UK ranked “one of Europe’s top countries for EVs”
The UK is the fifth most attractive European country for Electric Vehicle (EV) market potential, according to the Electric Vehicle Country Attractiveness (EVCA) Index.
The study, developed by Cornwall Insight and law firm Shoosmiths, considers various factors, including purchase subsidies and national EV charging targets, to accurately rank European nations on their EV market appeal. Norway was ranked number one on these metrics.
The transition to EVs has been a “mixed bag amongst nations” though, the index stated, with “some being enthusiastic supporters and others having been more hesitant”.
The index highlighted bans on new ICE vehicles by 2035 as “positive” though – and most countries were ensuring an EV market share of 10-20% across the index.
Year-on-year growth was also an important indicator, it said, with Ireland, Belgium, and Poland having the highest growth rates of more than 50% compared to 2021. Ireland was particularly strong at 81.3%.
Jamie Maule, Research Analyst at Cornwall Insight, said: “The results of the Electric Vehicle Country Attractiveness Index may not come as a surprise, after all Norway is well known for its EV success, however it is, the promise for the future across Europe which is the most encouraging. Although the countries leading the Index, including the UK, had an early advantage in implementing EV incentives, a larger market share is not the only indicator of success. Even countries currently lower in the rankings are showing promising year-on-year advancements, indicating a shift in interest towards the EV market.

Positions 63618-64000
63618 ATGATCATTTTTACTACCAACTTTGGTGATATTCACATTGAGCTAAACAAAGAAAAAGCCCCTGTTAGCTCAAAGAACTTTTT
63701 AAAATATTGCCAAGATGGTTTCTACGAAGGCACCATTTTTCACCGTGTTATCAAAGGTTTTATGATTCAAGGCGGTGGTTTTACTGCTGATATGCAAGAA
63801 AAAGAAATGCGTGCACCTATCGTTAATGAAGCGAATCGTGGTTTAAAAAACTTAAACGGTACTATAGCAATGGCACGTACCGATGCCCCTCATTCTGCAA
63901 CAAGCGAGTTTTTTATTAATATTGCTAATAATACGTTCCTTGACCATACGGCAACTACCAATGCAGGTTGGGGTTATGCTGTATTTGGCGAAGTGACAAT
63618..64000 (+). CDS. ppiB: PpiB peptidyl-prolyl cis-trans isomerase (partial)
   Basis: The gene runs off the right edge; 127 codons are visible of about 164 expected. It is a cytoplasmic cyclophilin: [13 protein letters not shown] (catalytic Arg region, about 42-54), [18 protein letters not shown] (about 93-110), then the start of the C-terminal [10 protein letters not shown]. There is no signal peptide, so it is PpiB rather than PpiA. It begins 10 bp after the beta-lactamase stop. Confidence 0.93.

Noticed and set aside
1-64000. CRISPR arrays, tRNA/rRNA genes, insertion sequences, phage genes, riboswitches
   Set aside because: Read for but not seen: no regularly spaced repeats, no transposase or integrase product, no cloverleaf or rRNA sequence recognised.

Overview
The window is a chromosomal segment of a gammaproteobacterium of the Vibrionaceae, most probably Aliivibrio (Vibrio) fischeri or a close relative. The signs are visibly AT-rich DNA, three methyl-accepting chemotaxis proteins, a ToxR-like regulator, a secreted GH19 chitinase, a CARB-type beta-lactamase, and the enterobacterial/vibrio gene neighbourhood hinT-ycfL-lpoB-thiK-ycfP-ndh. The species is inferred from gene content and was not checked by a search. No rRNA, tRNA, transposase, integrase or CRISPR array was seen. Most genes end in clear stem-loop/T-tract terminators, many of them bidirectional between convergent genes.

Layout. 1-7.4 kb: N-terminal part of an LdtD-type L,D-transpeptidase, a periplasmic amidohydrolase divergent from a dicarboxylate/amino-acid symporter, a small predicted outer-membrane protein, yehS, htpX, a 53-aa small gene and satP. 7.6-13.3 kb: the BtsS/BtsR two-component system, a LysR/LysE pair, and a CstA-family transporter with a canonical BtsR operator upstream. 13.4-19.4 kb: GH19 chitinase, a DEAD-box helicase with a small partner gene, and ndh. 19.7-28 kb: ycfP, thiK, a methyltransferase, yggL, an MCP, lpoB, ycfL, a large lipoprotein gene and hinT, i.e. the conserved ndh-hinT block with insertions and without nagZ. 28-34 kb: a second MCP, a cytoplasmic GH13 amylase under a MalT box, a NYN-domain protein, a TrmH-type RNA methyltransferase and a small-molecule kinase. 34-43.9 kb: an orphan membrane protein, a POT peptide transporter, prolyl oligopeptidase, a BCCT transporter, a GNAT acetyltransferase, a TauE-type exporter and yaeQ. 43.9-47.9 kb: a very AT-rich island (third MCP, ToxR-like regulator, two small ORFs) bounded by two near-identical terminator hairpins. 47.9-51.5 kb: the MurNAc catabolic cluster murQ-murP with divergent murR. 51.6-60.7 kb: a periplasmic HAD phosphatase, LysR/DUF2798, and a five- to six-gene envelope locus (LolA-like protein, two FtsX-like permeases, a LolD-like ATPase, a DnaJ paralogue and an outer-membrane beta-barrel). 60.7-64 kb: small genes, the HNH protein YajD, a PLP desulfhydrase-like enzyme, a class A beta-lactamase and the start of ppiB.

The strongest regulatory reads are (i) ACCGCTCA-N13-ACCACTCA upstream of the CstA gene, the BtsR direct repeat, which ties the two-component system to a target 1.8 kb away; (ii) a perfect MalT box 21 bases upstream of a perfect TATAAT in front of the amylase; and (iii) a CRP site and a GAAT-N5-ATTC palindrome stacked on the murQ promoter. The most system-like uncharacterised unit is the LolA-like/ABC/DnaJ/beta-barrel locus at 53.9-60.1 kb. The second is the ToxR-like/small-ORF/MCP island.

“As the Index evolves, it will be interesting to see how countries move up the ranks through the implementation of new policies, targets, subsidies, and investment incentives, hopefully resulting in a surge of EV adoption throughout the continent.”
Calum Stacey, E&I Legal Director in Shoosmiths Energy and Infrastructure Team, said: “The index highlights the differing approaches taken by European countries and how they wish to incentivise the transition to zero-emission vehicles.
“One of the key drivers for those countries towards the top of the Index is the allocation of public funds to support the rollout of the necessary charging infrastructure to support this transition. However, as can be seen in both Germany and the UK, the public funding model is likely to be time-limited with the private sector needing to step in once a critical mass in relation to EV adoption has been reached.”
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